How I raised my child to be a reader
How to encourage kids to read, to love reading as a pastime and not merely as a means to pass exams? This Singapore dad reveals his secrets!
By Felix Cheong
“YOU can punish me anyway you want, but don’t take away my books!” cried my son, then nine-turning-14 and testing the limits of my patience.
This incident happened more than a decade ago. For the life of me, I can’t recall why he was being punished. All I can remember, with some amusement, was his teary response and how books were his lifeline.
And I knew, there and then, I had brought up a lifelong reader. (Cunningly, even though his books had been ‘confiscated’ for a week, my son managed to get around the embargo by visiting the library.)
We know reading matters, of course. It helps us create worlds in our heads that transcend time and space and learn empathy. It enriches our inner life, enables our imagination to live lives which we would otherwise not have.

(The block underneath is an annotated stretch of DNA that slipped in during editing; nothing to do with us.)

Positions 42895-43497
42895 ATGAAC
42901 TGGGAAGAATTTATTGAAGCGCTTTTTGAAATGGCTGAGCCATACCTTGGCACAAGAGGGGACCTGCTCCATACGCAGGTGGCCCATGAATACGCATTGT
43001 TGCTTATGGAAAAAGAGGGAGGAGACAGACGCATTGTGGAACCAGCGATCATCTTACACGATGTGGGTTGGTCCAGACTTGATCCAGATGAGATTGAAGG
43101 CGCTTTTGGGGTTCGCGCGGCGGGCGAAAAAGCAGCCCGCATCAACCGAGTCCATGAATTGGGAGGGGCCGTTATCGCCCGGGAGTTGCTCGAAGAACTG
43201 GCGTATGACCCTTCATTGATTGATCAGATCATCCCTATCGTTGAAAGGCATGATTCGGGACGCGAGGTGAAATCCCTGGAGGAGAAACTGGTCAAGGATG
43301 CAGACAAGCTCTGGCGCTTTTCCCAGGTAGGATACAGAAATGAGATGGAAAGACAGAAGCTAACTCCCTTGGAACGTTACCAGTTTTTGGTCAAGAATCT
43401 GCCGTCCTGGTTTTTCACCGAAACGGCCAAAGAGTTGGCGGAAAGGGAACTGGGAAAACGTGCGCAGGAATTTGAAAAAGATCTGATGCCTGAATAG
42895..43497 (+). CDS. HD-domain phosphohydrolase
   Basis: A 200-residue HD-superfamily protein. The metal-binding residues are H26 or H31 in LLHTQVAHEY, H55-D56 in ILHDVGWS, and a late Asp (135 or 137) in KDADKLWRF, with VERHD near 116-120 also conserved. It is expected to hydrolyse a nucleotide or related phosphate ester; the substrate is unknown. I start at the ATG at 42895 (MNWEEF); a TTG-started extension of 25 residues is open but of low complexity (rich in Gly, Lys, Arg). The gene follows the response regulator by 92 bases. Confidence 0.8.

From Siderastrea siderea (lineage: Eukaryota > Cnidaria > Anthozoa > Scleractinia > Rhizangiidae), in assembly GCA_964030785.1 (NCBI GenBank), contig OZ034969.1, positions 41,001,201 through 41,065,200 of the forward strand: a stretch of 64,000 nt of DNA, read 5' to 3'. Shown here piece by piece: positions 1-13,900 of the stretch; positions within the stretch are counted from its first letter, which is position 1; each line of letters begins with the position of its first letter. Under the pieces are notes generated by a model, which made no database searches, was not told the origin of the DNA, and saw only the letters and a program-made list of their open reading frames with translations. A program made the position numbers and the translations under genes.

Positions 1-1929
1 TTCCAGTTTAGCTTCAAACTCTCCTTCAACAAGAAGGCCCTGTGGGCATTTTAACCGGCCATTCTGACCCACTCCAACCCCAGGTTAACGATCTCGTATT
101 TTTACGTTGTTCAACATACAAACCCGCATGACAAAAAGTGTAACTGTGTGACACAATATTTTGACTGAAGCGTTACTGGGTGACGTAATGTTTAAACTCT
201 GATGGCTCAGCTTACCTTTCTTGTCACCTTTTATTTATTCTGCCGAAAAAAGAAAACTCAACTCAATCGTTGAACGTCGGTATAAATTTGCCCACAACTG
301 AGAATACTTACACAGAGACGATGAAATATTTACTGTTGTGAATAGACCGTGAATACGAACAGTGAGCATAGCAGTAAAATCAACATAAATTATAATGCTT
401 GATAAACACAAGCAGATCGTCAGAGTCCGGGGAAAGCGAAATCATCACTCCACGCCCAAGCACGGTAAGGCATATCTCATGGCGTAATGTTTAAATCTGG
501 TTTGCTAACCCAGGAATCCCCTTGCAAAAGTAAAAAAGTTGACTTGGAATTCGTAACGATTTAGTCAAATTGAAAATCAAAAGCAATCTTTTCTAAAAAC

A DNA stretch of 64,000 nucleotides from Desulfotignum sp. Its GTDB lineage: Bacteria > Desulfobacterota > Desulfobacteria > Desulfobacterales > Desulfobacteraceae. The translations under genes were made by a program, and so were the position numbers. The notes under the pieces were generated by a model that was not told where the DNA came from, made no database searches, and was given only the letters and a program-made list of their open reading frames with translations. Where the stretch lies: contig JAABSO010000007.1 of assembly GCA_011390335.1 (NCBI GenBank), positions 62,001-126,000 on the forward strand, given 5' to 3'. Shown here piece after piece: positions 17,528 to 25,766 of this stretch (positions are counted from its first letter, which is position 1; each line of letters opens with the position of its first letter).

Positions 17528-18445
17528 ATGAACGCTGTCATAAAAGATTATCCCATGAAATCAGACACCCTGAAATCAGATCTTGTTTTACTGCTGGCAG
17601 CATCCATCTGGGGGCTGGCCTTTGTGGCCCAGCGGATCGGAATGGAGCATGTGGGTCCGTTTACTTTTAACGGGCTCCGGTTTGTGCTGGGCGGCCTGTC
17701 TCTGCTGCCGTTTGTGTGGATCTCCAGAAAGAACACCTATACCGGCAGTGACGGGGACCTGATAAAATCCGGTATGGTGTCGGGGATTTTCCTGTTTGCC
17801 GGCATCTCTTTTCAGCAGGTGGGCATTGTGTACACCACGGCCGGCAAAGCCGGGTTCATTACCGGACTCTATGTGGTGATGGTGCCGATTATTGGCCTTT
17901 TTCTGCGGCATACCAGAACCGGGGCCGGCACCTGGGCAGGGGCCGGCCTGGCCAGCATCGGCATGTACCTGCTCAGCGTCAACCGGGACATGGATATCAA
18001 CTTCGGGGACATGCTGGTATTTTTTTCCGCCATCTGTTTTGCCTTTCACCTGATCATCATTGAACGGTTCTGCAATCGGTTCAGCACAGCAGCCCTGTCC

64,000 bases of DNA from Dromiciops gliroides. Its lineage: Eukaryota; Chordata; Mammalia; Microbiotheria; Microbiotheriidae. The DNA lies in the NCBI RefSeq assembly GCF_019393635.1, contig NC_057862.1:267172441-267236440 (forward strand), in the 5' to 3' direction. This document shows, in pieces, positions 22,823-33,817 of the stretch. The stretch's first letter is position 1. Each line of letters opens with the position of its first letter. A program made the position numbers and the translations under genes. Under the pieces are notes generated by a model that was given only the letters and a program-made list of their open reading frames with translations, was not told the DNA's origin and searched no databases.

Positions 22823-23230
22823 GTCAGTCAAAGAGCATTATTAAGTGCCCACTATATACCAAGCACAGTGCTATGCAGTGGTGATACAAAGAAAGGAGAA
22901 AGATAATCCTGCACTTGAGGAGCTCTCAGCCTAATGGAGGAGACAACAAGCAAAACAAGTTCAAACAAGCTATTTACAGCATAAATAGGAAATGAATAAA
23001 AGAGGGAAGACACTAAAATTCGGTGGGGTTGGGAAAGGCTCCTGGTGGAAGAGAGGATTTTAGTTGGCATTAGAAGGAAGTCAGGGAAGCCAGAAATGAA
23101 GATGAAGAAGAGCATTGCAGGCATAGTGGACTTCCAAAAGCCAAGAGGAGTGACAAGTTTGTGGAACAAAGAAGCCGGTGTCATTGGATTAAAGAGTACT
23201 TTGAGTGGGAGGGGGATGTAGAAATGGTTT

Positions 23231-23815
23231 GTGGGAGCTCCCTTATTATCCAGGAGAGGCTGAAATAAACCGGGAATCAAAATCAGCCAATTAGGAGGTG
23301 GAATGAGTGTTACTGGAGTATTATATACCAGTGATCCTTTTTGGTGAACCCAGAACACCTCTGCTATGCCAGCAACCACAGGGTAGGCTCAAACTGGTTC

Here, we’re not just talking about literacy – the ability to read – but the love of reading.
Indeed, Mark Twain, the American wit whose pen was often more poisonous than a dose of arsenic, once wrote: “The man who does not read has no advantage over the man who cannot read.”
How to encourage kids to read
It’s a tall order, in this age when anyone of any age is umbilically hooked to a digital device, to nurture a reader.
How do you encourage kids to love reading as a pastime, an end in itself and not merely a means to pass exams?
There are no hard and fast rules – and certainly no shortcuts – but here are eight takeaways from my own experience as a parent:
Be a reader yourself
Lead, or in this case, read by example. Your child has to see that you and your spouse are book lovers. Read the papers at the dining table. Read a novel in bed before lights out. Read cereal boxes aloud.
Read, read, read.
Why? Because what children see, children do. And when they don’t see you absorbed in a book but instead, are sucked into your phone or iPad, they follow suit.
Surround your child with books. Move the furniture around so the library becomes the centerpiece of your home. Spread books, willy-nilly, all over the house so there’s always reading material within sneezing distance – even in the toilet!
Start early, start simple